More Than Recycling: Turning Trash into Justice

November 11, 2014 -- Partnership for Working Families
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Dear Friend,

November 15 is America Recycles Day. Like me, you might wonder what recycling is really about. Is it just making sure to use the right bin? Is it just taking personal responsibility for our planet’s health? That’s part of it: we all discard or recycle something we no longer need every day. Americans throw out about 7 lbs of garbage a day. Recycling reduces waste, but there’s also the potential to transform trash into justice.

At the Partnership for Working Families, we see recycling and zero waste as social solutions at the intersection of two major crises: climate change and economic inequality. And we’re proving that transforming trash is a key step that cities can take as they lead our country toward economic and environmental sustainability. Let me tell you a little bit more about the problem, and then share some of the exciting ways that recycling workers, environmentalists, and communities of color are joining together to transform trash.

Our current waste management practices fuel climate change and environmental injustice at both ends of the waste cycle. On the back end, landfill methane accounts for almost 20% of US greenhouse gas (GHG) emissions. In many cities diesel trash trucks still spew asthma-causing particulate matter and nitrous oxide. And where corporations burn trash (even if they call it waste to energy), they emit toxics into already overburdened communities. Over 20 years ago, I worked on my first environmental justice campaign as a volunteer supporting the Latino farmworker community of Kettleman City, CA. Already host to a hazardous waste landfill accepting carcinogenic PCBs, the community successfully defeated Waste Management’s bid to build a toxic waste incinerator. Today, the community is still organizing to oppose the landfill’s expansion amid concerns that it’s causing birth defects and deaths among children.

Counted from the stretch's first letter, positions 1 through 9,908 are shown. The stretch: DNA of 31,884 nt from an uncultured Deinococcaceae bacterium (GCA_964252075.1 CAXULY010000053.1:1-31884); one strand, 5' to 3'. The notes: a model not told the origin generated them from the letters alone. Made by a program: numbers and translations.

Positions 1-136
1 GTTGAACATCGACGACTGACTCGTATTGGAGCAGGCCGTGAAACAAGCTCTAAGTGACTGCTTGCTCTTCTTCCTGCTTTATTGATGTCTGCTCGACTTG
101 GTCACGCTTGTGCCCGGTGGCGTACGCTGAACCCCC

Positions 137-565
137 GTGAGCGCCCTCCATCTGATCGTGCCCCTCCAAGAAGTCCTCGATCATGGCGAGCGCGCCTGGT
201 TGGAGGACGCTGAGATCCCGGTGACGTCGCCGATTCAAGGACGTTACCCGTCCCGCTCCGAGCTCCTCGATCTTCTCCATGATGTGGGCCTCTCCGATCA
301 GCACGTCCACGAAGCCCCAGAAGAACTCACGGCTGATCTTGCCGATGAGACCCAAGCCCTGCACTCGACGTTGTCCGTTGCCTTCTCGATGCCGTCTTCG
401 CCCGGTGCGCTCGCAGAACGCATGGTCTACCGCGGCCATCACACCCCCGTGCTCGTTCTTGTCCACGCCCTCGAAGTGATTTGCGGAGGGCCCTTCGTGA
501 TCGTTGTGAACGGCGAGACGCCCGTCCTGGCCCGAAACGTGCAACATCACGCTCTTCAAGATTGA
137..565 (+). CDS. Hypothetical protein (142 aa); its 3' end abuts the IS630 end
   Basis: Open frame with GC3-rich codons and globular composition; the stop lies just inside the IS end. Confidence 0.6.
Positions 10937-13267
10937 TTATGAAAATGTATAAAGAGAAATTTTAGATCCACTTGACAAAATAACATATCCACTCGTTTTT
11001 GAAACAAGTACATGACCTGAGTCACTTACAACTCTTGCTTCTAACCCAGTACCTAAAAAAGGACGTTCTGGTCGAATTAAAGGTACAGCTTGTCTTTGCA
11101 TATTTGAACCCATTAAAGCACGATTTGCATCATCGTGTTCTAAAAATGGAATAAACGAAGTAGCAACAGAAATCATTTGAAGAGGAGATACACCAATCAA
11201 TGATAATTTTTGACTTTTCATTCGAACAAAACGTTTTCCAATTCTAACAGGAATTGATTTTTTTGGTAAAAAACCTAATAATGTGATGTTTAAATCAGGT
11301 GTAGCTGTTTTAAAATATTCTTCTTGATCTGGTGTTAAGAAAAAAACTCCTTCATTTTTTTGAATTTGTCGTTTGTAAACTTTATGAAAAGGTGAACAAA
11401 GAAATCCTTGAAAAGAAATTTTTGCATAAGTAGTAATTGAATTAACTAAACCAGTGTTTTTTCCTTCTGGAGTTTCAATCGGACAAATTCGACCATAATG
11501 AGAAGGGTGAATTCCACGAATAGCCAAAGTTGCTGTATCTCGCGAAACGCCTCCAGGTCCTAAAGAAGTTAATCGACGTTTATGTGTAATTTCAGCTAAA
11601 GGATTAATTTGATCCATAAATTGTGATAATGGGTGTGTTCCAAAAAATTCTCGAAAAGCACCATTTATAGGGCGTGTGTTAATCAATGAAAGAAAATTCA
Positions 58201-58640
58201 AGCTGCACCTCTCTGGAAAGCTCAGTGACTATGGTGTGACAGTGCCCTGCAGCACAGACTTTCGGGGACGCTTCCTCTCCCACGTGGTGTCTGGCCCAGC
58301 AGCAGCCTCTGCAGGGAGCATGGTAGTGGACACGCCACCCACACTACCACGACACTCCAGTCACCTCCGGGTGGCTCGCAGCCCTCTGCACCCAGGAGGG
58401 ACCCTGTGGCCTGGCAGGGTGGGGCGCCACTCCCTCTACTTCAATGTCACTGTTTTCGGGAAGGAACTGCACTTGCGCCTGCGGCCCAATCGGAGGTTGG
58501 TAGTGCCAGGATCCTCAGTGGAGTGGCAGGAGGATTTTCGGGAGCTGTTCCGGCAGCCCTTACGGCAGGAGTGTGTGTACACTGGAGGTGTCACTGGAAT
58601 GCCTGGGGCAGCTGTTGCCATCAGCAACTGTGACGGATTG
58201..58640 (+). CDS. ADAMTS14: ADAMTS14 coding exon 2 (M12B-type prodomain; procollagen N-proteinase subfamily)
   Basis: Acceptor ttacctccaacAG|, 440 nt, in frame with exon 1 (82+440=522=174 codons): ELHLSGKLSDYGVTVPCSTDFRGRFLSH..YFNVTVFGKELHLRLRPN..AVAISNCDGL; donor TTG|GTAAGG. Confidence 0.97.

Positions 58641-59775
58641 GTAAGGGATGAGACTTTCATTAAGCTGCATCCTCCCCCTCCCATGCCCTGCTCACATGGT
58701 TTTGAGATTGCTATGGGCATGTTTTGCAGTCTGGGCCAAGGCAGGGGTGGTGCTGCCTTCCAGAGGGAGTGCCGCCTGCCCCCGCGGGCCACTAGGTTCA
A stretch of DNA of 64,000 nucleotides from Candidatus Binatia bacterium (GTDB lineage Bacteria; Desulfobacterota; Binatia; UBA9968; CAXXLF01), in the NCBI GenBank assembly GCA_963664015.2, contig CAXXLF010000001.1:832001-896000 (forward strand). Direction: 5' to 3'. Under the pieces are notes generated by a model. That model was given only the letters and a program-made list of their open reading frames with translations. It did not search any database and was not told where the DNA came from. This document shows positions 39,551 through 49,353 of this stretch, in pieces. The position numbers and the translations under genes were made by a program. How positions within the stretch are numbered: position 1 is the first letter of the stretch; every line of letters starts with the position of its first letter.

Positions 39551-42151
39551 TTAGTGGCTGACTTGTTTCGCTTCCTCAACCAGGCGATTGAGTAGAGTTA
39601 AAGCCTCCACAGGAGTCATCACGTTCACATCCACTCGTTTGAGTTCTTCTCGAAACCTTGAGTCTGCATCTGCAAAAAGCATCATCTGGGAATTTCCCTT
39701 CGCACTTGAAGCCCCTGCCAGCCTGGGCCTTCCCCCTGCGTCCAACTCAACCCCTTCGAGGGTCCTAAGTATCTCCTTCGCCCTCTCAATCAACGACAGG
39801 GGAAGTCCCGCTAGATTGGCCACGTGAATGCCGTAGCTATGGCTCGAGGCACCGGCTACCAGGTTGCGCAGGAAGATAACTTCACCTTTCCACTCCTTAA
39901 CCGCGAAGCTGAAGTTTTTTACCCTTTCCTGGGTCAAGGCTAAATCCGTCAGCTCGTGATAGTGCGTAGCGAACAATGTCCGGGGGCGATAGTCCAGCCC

On the front end of the waste cycle, the production and movement of goods accounts for 44% of our total GHG emissions. So a critical environmental impact of recycling is actually the emissions we prevent when we don’t extract, transport, and manufacture with virgin natural resources.

Michael Bloomberg, in his capacity as the UN’s Special Envoy for Climate and Cities, recently released a report highlighting the critical role that cities play in closing our emissions gap, and raised waste management as a key area for change. Our own experience on the ground is that cities have lots of policy tools to use in this arena, and they are using them more aggressively as mayors take up the fight against climate change.

Today’s recycling system doesn’t work for workers either. In 2013, refuse and recycling collectors had the 5th highest rate of fatality in the country, making their occupation more dangerous than that of electric power-line installers and construction workers. Recycling workers, often immigrant women and men making minimum wage, face the daily hazards of hand-sorting household and commercial waste that’s blazing by on a conveyor belt, and working in tight spaces near heavy equipment. The waste industry appears to rely on temporary labor and staffing agencies for a significant segment of its labor supply, making it part of the trend toward precarious jobs and the avoidance of employer responsibility that’s eroding what it means to have a job in America.

Here’s the good news: waste and recycling workers, environmentalists and zero waste advocates, communities of color, and climate justice activists are all banding together to transform the trash industry, with some pretty exciting results. Cities have lots of unique policy levers they can use to capture the potential of recycling, and when spurred on by a grassroots movement, they’re doing it!

At the Partnership, we’re supporting and adding up these local wins into a national movement to transform trash, and capture the full potential of the recycling industry. Together with partners like the Global Alliance for Incinerator Alternatives, the Institute for Local Self Reliance, and the National Council for Occupational Safety & Health network, we are taking local change to scale and creating a replicable model for cities across the country. Five years from now, with our collective effort, America Recycles Day will mean good jobs, environmental justice, and climate resilience.

Forward together,

Nikki Fortunato Bas
Executive Director


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